Climate forcing by gases and aerosols. Schwartz, S. E., Pure Appl. Chem. 66, 178-187, (1994).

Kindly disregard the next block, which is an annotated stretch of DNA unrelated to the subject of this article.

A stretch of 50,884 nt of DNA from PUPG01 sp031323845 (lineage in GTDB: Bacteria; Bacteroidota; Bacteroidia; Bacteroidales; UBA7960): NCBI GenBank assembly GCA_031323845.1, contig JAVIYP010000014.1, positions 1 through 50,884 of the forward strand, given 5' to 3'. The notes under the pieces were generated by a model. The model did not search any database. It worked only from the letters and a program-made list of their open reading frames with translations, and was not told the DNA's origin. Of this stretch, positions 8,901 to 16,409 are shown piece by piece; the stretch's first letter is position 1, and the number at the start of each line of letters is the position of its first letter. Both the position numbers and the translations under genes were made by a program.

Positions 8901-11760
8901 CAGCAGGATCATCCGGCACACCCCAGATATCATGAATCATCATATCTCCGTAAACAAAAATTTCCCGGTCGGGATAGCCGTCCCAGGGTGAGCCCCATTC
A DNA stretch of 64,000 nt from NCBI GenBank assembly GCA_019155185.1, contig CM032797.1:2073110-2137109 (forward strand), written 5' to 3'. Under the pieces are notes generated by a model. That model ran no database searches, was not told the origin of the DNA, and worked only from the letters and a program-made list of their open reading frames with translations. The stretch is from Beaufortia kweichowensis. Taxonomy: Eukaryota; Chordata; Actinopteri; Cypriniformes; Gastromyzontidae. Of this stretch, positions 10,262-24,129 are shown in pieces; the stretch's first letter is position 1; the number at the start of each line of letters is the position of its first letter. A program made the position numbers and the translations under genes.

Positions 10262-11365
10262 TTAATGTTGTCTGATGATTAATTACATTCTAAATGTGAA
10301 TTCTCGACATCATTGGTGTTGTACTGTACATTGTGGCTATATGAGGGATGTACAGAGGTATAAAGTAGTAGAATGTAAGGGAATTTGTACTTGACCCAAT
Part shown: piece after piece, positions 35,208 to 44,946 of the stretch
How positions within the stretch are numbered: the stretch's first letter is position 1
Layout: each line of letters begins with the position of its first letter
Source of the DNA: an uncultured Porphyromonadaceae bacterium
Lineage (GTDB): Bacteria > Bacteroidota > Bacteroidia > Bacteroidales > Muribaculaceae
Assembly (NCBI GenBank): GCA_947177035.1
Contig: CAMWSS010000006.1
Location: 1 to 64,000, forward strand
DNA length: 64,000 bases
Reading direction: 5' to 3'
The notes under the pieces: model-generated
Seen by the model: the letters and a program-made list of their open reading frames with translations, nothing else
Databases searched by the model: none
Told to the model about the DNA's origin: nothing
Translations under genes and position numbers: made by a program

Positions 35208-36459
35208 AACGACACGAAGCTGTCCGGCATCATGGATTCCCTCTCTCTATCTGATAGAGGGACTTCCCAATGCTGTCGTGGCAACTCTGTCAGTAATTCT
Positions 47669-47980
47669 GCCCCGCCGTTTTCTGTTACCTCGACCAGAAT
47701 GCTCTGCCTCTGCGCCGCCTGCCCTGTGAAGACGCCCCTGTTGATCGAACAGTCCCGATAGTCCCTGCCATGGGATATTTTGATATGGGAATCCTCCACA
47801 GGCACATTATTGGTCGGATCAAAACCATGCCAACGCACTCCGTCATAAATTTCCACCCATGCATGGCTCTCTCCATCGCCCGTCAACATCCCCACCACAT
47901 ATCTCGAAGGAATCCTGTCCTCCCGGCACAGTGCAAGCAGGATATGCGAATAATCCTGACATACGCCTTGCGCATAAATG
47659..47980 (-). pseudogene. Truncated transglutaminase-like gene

Infrared active gases in the atmosphere exert a warming influence on climate by reducing the intensity of infrared radiation emitted from the earth-atmosphere system. The possible influence of increased concentrations of infrared absorbing gases such as carbon dioxide and methane on the radiative balance of the atmosphere, leading to a warming of global climate, has been appreciated for some time and is the subject of much active research. Aerosol particles exert a radiative influence on climate by scattering and absorbing shortwave radiation and, through their action as cloud condensation nuclei, by modifying cloud radiative properties. Climate forcing by anthropogenic aerosols is estimated to be comparable on global and annual average to that of anthropogenic greenhouse gases but of opposite sign, and is therefore likely to be offsetting a considerable fraction of the warming influence of anthropogenic greenhouse gases. However the spatial and temporal distribution of the aerosol forcing is quite different from that of the greenhouse gases, and therefore this forcing cannot a priori be treated as a scalable anti-greenhouse forcing. Assessment of the climate influence of the aerosol forcing requires studies with global climate models, but the accuracy of these analyses will be limited by present uncertainties in key parameters necessary to describe this forcing.

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